Paraguay's opposition-controlled lower house of Congress voted today to start impeachment proceedings against President Fernando Lugo following a land eviction in which 17 police and peasant farmers were killed last week.
Speaking to the press on Thursday, Lugo said he wouldn’t step down and vowed to “subject himself” to the constitutional procedure. The Paraguayan President also accused the Congress of trying “to interrupt the democratic process.”
Lugo, a former Catholic bishop elected four years ago on pledges to champion the needs of the poor, has struggled to carry out his reform agenda due to the opposition's grip on Congress.
In a vote today, the lower house approved the impeachment trial with 73 votes in favour and 1 against. It will now pass to the Senate, which is also controlled by Lugo's opponents. If approved, the impeachment trial would be held in the Senate.
The Liberal Party, which has been allied with Lugo, withdrew its support for Lugo and asked its four government ministers to resign from his cabinet.
The Liberal Party carries no political responsibility for Lugo's government, said party president Blas Llano.
Eight police officers and nine peasant farmers were killed in armed clashes during last Friday's land eviction in Paraguay, marking one of the worst such incidents in the country for two decades.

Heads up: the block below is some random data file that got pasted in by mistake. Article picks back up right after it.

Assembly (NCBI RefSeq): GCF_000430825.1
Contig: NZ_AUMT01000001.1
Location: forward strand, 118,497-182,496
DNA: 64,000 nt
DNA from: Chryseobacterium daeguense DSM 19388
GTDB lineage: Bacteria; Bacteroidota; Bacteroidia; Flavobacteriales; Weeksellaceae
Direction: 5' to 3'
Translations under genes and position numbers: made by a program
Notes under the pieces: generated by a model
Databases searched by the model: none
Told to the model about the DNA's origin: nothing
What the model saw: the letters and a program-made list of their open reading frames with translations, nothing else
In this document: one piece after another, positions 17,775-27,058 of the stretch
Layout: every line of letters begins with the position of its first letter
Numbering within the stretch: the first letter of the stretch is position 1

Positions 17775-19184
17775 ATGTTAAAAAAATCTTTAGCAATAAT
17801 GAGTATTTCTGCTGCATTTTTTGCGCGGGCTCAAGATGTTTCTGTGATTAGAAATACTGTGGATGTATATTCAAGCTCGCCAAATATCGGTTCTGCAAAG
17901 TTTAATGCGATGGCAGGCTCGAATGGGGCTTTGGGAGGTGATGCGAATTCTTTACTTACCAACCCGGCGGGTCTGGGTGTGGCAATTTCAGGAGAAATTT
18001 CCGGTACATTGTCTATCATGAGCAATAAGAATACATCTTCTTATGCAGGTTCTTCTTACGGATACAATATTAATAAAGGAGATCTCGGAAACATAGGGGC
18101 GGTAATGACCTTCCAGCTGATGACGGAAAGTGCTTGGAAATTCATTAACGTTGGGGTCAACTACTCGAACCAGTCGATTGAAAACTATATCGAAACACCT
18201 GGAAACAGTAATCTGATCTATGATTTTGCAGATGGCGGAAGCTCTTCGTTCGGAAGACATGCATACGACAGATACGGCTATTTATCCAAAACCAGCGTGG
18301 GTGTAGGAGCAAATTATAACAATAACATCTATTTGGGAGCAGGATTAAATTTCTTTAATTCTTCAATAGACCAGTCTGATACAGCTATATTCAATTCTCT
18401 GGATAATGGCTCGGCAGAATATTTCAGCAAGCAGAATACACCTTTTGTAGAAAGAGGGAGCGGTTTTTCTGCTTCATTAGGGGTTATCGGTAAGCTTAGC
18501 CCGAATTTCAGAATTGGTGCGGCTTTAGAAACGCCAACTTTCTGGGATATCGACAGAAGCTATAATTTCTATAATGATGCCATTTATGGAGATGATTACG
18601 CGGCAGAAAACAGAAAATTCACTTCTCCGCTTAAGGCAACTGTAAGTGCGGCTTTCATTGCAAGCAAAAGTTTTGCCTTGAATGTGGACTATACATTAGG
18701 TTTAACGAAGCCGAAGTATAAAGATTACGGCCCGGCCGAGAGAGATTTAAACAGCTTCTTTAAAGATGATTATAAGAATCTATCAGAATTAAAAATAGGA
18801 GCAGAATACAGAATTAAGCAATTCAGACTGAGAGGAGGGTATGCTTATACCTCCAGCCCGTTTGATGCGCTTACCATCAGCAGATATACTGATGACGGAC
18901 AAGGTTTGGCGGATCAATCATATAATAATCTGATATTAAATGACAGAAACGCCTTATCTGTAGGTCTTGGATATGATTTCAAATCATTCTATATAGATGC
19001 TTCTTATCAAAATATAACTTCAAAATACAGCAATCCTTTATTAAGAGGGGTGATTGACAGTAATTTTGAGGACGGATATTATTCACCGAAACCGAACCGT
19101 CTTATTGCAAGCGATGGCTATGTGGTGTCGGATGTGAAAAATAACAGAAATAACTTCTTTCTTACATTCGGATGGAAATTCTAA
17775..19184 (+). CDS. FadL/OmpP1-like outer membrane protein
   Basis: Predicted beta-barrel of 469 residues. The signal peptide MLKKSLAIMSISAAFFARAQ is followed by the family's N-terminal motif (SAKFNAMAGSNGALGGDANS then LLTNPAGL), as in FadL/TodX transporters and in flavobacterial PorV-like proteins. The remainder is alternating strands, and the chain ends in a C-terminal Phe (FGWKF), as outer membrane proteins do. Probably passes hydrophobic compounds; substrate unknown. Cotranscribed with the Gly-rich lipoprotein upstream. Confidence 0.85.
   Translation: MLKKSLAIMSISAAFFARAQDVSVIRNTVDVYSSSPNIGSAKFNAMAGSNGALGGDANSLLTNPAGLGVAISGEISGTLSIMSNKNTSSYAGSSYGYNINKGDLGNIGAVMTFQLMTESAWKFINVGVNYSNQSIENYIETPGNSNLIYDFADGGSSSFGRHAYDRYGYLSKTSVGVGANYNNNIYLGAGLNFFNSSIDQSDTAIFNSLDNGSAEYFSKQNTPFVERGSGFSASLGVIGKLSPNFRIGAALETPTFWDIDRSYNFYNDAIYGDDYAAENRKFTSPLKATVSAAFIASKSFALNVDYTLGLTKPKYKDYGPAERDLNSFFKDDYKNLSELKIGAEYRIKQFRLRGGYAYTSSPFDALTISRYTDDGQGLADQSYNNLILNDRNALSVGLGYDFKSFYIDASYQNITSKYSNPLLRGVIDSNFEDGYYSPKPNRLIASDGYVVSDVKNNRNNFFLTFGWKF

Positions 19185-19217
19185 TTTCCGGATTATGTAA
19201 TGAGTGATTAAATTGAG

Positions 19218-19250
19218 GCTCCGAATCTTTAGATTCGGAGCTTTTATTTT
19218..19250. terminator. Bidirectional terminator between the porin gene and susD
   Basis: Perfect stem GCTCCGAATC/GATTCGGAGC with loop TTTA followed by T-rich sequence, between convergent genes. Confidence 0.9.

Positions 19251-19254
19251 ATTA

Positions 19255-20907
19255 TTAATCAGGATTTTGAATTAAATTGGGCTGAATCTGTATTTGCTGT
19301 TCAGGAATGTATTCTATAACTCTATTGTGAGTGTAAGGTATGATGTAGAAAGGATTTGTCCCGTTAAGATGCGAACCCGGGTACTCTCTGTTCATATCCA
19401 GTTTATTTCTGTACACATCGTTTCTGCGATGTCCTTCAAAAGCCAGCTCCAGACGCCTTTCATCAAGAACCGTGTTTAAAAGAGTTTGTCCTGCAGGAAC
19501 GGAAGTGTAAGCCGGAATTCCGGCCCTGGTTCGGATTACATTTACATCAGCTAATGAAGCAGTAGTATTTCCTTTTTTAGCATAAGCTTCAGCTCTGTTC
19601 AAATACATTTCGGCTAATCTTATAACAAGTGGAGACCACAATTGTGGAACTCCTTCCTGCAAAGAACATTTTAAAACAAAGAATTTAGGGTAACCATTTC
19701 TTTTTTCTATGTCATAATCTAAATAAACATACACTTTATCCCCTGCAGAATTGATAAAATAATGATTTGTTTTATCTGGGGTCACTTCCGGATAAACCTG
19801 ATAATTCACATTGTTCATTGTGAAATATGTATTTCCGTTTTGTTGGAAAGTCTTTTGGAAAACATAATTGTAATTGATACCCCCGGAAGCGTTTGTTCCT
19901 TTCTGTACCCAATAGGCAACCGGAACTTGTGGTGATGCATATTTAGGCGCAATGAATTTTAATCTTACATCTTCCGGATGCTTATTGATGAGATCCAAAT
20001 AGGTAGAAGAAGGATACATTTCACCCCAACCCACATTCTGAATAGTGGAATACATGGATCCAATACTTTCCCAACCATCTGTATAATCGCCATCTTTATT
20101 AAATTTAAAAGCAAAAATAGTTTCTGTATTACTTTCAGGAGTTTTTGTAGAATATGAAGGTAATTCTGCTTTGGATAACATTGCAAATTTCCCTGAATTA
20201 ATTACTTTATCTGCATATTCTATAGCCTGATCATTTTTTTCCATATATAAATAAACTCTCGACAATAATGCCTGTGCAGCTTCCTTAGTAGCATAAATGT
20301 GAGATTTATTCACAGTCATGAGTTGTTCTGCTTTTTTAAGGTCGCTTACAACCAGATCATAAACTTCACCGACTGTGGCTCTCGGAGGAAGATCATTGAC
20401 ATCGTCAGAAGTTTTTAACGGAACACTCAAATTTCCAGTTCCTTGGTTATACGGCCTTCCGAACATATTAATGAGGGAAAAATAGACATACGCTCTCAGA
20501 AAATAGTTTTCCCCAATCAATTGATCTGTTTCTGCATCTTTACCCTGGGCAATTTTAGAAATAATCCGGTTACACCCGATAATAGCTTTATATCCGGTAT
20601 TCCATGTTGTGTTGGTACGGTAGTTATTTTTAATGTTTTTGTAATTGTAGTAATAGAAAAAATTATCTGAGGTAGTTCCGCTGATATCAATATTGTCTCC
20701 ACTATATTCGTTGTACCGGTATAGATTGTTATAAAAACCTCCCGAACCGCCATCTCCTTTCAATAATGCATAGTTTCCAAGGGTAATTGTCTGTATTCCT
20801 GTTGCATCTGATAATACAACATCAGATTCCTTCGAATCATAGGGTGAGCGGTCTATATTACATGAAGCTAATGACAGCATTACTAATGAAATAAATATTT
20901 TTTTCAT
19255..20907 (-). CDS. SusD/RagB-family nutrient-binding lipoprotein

Lugo fired his Interior minister and renewed the command of the national police and promised to establish a committee to investigate the bloodshed, but it failed to ease intense political pressure.
The former bishop a long-time follower of the controversial liberation theology was backed in 2008 by a rag-tag coalition headed by the centre-right Liberal party, the traditional opponent of the Colorado party that has dominated Paraguayan politics for the last seven decades.
Political instability in the past year, fueled by disputes within Fernando Lugo's cabinet, has led the Colorado Party to regain popularity and as the coalition dissolved Congressional control remains firmly anchored in the conservatives.
Despite intense pressure from Brazil and Argentina the Paraguayan congress has systematically blocked the access of Venezuela’s Hugo Chavez incorporation to Mercosur.
In next year’s presidential elections the Colorado party is forecasted to return to full power on a sweeping victory following the frustrating experience of President Lugo.